Narrated by: William Dufris

There have been various comments about this reader…either love him or hate him. I happily align with the former.

Since there are many other sources for a review of the book, I’ll comment only what makes this different, the reader. With so many characters in the story, I found different voices the reader used for each helpful and delightful in the reading of this very clever story.

I rate William Dufris
Feb 08, 2012 Daniel rated it really liked it
Ah, office life. So rife for parody. So fertile with corporate absurdity. Where mankind's unique lunacies are simultaneously coddled and dismissed. The things that make us uncomfortable and disgruntled are handled with pig-skin gloves and ice tongs, and the things that make us excited and content are considered extraneous to the bottom line. Where back sides are so well-covered that they're almost impossible to kiss. Is there any better fodder for literature, television, or movies?

Joshua Ferris'
Christopher Litsinger
Jan 07, 2011 Christopher Litsinger rated it really liked it
Anyone who has worked in corporate bureaucracy would find something to laugh about in this book; which tells the story of a company that exists only as a research lab for the authors of the "Omega Management System". This should give you a good idea of the book's tone:
There are stories — legends, really — of the “steady job.” Old-timers gather graduates around the flickering light of a computer monitor and tell stories of how the company used to be, back when a job was for life, not just for th
Nick Iuppa
May 19, 2016 Nick Iuppa rated it really liked it
This review has been hidden because it contains spoilers. To view it, click here.
Nov 16, 2011 Jon rated it liked it  ·  review of another edition
If you've ever worked in a large corporate environment, you'll recognize the characters in the book. And you'll laugh about it. Or you'll smirk.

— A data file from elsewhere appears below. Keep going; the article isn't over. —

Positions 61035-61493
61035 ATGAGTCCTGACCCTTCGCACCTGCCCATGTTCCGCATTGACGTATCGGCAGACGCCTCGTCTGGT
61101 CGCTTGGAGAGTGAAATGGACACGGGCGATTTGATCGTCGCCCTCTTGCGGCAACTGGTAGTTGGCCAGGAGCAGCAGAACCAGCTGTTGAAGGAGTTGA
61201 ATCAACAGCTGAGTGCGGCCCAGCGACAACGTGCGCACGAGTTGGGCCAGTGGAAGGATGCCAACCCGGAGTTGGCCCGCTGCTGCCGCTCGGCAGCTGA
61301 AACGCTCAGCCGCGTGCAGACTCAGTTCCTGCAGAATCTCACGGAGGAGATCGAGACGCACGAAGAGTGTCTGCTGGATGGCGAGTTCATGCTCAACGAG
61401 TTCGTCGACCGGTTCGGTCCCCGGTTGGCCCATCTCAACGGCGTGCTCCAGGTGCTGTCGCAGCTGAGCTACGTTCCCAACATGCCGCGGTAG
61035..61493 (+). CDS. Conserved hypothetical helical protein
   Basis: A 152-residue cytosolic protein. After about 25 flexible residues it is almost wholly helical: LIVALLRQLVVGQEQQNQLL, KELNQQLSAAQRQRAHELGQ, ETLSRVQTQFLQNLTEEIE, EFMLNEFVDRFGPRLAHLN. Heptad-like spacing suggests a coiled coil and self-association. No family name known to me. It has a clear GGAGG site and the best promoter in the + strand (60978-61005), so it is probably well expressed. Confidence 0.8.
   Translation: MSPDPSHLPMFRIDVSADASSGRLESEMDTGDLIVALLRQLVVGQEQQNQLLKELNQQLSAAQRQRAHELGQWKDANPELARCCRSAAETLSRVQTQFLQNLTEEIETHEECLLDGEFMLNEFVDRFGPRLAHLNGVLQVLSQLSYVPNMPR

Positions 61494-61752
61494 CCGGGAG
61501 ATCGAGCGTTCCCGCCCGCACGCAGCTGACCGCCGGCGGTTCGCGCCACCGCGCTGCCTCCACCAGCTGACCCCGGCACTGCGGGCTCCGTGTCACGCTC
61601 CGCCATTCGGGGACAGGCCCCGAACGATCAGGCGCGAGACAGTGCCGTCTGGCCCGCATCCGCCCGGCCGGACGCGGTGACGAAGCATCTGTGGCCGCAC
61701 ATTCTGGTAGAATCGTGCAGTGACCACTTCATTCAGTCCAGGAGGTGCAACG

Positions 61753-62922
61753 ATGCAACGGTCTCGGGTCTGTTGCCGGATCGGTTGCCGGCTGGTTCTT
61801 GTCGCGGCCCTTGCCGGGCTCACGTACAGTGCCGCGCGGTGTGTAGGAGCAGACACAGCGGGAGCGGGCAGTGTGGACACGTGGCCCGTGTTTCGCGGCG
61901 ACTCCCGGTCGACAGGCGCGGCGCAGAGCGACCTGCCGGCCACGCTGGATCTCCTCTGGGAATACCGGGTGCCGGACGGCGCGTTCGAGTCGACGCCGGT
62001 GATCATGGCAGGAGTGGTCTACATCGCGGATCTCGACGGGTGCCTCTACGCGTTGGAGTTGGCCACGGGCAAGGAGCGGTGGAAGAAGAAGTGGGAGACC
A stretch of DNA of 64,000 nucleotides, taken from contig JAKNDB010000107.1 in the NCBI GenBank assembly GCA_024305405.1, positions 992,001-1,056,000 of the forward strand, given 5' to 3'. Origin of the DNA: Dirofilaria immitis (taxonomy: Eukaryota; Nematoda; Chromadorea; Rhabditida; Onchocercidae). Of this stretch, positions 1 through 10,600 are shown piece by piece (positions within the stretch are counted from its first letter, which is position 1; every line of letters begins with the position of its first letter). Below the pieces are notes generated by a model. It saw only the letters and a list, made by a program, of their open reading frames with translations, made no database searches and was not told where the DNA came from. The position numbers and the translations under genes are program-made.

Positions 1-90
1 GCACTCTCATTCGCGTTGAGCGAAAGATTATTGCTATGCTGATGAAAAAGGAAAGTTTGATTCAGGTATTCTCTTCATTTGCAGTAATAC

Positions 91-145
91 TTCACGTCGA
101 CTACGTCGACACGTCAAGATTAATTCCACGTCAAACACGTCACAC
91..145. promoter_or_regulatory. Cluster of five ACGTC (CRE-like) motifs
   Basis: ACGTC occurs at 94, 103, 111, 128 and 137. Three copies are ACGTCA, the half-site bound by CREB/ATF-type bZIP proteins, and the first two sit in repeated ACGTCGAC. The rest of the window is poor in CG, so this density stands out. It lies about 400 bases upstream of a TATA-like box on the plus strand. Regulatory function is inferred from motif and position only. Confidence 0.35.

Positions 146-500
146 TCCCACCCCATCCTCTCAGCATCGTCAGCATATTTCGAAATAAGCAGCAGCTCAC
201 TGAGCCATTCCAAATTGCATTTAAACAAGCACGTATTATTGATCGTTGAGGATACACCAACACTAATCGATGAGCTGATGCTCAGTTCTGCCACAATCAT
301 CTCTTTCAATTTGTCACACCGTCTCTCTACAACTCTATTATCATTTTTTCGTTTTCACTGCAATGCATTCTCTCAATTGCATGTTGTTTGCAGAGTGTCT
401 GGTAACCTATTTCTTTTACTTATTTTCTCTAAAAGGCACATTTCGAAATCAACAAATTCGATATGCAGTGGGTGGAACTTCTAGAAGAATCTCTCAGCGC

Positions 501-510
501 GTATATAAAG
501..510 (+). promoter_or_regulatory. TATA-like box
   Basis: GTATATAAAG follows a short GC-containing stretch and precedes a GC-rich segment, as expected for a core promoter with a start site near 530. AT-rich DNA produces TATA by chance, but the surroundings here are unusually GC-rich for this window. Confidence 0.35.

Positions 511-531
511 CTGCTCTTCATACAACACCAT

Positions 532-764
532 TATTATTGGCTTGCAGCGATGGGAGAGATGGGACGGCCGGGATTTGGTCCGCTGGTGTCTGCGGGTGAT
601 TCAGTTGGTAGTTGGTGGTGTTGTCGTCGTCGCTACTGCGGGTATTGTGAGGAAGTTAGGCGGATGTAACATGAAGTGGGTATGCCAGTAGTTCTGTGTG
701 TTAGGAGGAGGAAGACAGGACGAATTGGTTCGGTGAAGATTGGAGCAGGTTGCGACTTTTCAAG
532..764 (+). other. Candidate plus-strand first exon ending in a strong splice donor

You've read another big corporation satire, and maybe you'll give it to someone else who works in a large corporation, as if to say, "Look, corporate life IS stupid. Just because we buy into it every day doesn't mean that we're a part of it." Maybe you'll add a "LOL" to the end. Or say L-O-L, which you'll (hopefully) regret saying later. And that's it.
Jason Moss
Mar 22, 2013 Jason Moss rated it liked it
For the first 100 pages, I was thinking to myself, "Genius! This is a rip-roaring, laugh-out-loud (in the literal sense of the phrase), spot-on scalding satire of corporate culture. Each of author Max Barry's initial poison-tipped arrows hit the corporate bulls-eye...the use of the elevator buttons to visualize the corporate hierarchy; the inanity of corporate voice-mail; the over-confidence of MBAs; the invisibility of the CEO; the meaninglessness of the company mission statement; or the aimles ...more
Greg Zimmerman
Not bad - just kind of loses momentum in the second half. It was a funnier novel before you learn the twist.
Jul 05, 2017 Alan rated it really liked it